Toss the chicken around in the buttermilk and hot sauce. You can do this step before the waffles, cover with plastic wrap and place in the fridge to sit and allow the buttermilk to permeate the chicken making it more tender and juicy and moist. But if you don’t have the time or if you forgot, then don’t worry about it. I hope you like dry chicken. I’m kidding, it won’t be dry.


Now get the dredge (flour coating) ready. Grab a shallow dish and throw in some flour. Regular all-purpose flour will do and season it with a few things.


Cayenne pepper.

Garlic powder.

Black pepper.



Toss the flour and seasonings with a fork or a whisk or your hands or a pair of tongs. I used a pair of tongs just because that’s what I used to coat the chicken with. It saves my fingers from getting all gooey and gunky.


Ok, we’re ready to start coating and dredging the chicken. We’re double dipping it, so grab a piece of chicken and drop it into the flour. Pat and turn over to coat both sides evenly. Return the chicken to the buttermilk and flip. Finally pass it through the flour once more. Coat both sides, pressing the flour into the chicken to create a thick crust.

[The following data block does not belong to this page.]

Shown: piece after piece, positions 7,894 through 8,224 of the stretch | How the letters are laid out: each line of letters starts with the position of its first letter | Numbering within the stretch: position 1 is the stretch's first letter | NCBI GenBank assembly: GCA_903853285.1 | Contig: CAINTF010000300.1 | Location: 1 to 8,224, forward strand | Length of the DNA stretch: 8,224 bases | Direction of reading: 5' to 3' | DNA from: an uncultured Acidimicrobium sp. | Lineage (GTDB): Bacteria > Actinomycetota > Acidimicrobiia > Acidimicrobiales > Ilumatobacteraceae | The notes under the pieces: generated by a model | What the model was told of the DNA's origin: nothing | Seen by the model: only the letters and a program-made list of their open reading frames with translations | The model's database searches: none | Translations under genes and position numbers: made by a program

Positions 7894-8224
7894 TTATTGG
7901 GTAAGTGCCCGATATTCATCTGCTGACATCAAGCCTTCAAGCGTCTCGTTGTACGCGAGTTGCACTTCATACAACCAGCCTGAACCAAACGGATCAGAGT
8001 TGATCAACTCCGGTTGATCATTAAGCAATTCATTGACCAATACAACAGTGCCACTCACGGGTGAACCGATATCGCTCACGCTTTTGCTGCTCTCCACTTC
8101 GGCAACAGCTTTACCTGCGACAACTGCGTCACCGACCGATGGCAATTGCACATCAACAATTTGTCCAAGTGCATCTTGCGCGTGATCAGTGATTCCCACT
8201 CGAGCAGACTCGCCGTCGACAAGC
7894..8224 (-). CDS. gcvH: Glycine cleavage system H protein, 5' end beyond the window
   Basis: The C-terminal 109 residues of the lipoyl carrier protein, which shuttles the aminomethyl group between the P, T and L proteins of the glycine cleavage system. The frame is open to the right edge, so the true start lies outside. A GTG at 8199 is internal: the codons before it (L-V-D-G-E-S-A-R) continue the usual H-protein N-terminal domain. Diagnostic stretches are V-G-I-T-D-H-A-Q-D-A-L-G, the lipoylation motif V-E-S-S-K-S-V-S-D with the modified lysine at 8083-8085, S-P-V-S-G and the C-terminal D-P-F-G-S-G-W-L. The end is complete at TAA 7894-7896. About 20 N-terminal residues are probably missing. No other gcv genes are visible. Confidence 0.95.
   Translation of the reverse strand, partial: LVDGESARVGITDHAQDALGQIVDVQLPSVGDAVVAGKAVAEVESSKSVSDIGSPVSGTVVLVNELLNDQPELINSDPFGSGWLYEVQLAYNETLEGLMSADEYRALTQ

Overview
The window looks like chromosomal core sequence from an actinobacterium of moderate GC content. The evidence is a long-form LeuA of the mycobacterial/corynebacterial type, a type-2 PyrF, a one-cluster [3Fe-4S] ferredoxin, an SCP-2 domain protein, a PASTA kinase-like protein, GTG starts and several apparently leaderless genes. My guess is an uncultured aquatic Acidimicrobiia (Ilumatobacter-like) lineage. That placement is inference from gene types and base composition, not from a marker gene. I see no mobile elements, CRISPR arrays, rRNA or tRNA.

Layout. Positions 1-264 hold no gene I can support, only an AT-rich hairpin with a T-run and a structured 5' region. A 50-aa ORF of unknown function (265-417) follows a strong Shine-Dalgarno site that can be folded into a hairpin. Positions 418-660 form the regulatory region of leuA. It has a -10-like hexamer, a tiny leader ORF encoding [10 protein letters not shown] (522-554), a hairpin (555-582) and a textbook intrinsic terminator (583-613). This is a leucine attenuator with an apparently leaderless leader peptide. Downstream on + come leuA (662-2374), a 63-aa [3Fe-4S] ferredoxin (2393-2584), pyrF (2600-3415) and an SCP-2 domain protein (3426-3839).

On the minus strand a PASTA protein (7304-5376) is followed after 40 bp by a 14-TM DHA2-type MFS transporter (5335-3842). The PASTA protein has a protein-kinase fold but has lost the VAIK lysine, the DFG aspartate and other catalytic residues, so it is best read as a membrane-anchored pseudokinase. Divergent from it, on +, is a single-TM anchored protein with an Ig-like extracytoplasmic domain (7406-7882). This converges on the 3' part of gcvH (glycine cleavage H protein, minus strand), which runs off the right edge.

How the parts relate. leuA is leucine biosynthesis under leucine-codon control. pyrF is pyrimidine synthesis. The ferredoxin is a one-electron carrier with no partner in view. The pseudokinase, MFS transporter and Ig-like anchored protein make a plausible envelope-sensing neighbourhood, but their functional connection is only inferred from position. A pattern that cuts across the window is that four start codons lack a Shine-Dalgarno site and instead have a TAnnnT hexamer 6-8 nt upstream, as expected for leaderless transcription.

**Tip: Double dipping the chicken will give it a super crunchy exterior which is perfect for fried chicken. It really makes a difference.**



Repeat this process until all the chicken has been coated in the same manner, placing the pieces on a cooling rack positioned over a baking sheet.

**Tip: If I can give you just one tip when it comes to frying chicken. Just one piece of advice—you know, aside from using buttermilk and double dipping it—it would be to allow the chicken to rest for about 10 minutes, once coated, on a cooling rack. The air with slightly dry out the coating and will make sure it sticks to the chicken. It helps when you fry it because the flour coating will stay on and it will get really crispy.**